The breeze, softened and cooled by goldenrod and trumpet vine, circled about the deck as twilight embraced us in a star sprinkled cocoon.
Daddy laughed, the sound of tubas on parade, as he tickled Mama’s ears with a foxtail near the fire-pit.
“Morton, I swear…” She waved her hand and spun, swatting at the offending weed. Her face blossomed the color of flame. “The children …” The roundness of her cheeks lifted hazel eyes into gleaming crescents as she glanced from Mable to me in the ancient hickory porch swing.
Through a well chewed straw I pulled hard at the last tired drops of NeHi lost in the bottom of a dewed bottle. I giggled, warm, dangling my feet.
“Eunie?” Grandpa called, lounging in the white slatted rocker near the citronella candles, “How ‘bout some lemonade afore I die of heat stroke.” The folds in his brow curved and he winked at me. “And could you bring that plate of cookies you got hidden in the larder?” Thick lashes dipped like a broken shutter over circles of playful green as the corner of his mouth lifted ever-so-slightly. “I may just swoon with famish.”
Mable clapped her pudgy four-year-old palms, ringlets transformed into bouncing springs.
The fire spit and snapped, sending embers skyward as Daddy tossed another log on the already eager flames. Charcoal smoke swirled, a woolen blanket causing an orange-red glow to flicker across his farm weathered face, the traces of an ever present smile accentuated.
Mama had a finger through the belt loop of his Levis. Her hips swayed to an unheard melody, bare feet caressing the silver-blue grass.
In the fields our soybeans were rich with a healthy, abundant, bloom.
The screened door eased open. “Are you gonna survive, Harry?” Grandma’s voice lilted in an exaggerated roll, dripping sarcastic concern. In her narrow grip, the handles of a serving tray large enough for me to sleep on … and I had when I was a littler kid. It always carried something good. She placed it on the wicker table.
My legs tensed as I lurched to the edge of the swing, but I caught myself, halting Mable as well. Not yet. Like stones in a fully stretched slingshot, ready, waiting.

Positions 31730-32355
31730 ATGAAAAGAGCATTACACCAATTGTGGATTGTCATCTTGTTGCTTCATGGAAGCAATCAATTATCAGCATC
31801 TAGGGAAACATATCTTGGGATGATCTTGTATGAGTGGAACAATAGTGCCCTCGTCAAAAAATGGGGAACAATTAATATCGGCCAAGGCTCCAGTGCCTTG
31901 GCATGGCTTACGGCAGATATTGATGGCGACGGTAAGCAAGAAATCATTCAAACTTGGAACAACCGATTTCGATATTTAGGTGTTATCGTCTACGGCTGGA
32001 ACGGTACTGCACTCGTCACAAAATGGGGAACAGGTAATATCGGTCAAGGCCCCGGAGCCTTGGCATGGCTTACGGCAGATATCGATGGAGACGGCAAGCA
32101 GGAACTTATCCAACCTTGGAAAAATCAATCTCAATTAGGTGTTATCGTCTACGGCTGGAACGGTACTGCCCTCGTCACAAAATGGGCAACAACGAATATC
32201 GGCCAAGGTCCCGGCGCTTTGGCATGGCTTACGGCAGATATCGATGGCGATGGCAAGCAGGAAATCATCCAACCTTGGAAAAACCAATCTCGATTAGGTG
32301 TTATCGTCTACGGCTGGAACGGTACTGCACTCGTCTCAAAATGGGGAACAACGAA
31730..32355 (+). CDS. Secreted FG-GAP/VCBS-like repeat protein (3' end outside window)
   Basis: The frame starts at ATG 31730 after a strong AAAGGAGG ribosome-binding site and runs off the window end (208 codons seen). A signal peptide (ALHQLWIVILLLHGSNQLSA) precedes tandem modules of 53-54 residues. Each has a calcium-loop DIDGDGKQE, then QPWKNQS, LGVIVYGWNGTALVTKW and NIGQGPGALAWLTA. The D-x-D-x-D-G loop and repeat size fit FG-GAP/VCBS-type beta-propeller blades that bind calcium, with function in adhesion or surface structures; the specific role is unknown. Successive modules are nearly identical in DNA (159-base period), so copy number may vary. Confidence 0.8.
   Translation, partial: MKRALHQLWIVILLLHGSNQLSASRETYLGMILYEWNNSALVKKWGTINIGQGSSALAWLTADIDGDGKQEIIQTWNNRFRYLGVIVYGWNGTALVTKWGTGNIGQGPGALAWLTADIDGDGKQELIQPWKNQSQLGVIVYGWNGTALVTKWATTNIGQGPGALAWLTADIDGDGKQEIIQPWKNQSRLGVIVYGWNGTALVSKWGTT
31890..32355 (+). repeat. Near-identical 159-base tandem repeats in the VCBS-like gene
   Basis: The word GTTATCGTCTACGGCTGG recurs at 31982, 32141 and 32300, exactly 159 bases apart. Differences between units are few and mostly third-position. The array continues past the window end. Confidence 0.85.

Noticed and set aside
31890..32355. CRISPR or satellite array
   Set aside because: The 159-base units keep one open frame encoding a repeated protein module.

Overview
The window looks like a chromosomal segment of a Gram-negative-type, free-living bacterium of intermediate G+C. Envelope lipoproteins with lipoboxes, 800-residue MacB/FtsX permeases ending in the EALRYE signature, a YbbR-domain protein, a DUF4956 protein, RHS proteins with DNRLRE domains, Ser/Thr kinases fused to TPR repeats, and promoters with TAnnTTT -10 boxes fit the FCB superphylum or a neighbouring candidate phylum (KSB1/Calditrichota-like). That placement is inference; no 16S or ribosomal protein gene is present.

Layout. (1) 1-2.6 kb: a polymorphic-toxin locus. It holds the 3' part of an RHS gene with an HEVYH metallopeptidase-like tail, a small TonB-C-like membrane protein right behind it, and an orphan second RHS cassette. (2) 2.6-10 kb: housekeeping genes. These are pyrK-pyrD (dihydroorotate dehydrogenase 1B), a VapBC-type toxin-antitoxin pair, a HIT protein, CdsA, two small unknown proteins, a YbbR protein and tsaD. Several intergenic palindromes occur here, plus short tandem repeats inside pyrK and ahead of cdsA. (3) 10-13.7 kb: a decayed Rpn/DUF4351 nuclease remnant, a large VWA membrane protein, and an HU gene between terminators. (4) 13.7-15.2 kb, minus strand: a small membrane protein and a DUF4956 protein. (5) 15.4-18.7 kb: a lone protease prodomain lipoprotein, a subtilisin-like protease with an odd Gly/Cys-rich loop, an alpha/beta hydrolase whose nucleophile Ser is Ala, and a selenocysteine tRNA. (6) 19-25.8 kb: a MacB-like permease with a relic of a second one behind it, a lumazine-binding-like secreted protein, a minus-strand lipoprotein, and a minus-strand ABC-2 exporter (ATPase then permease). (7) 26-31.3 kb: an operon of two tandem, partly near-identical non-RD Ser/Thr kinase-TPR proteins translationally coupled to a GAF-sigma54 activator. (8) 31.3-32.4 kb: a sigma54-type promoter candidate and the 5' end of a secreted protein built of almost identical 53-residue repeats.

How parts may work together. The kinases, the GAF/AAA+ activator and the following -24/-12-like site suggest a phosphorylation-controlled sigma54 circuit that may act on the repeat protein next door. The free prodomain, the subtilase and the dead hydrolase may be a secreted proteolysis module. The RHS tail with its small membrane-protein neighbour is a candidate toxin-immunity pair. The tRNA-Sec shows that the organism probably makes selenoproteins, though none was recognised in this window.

Condensation trickled down the side of a brimming glass pitcher, pooling near a chipped pie plate stacked with fresh baked oatmeal raisin cookies.
Grandpa poured a cup and reached toward the mound. He stalled in mid-motion. “You know,” he studied Mable and me, “Your Grandma here makes the best oatmeal raisins in the tri-counties area.”
I knew. It was one of my favorite summer-night stories.
“Now don’t go torturing the kids with that old tale.” She hushed him by dropping a cookie on his knee, but her back straightened just a little, her head lifted, and hidden crow’s-feet freshened. She glanced at my sister and me, nodding. “Come on, help yourself.” She bent to us, voice conspiratorial. “You can take two, but keep it our secret!”
Her hand on my hair was like warm parchment. The scent of powder and lilacs mingled with flour and vanilla.
“Yup,” Grandpa licked at an errant crumb on his thin lips, “blue ribbon at the fair. Bested Amelia Stenchfield. Pastor’s wife.” He took another bite. “Goes to show even with God on your side you can’t beat Grandma’s cookies!”
She plied a smirk beneath a beaming visage. “Don’t you listen to him. The Almighty sure doesn’t need my help to make something wonderful. Just look at the two of you.” She handed us each a cup of lemonade. “Besides, Amelia was suffering from the monthly bloat. Wasn’t a square contest.”
Grandpa’s laughter gurgled like a mill pond, infectious and pure. I joined him, unable to help myself.
In the distance a cardinal whistled; the sound drifting, soft.
Mama began to hum, the throaty murmur a soothing hug.
I sipped my drink, mouth upturned. Mable took my hand.
Grandma sat on the arm of the slatted chair as Grandpa caressed her back.
“Content in the arms of my God.” Mama sang, a musical prayer.
Daddy turned to her, brushing stray blond wisp from her face.
My throat tingled and I felt as if I was nestled in down. I bit into my cookie, happy.
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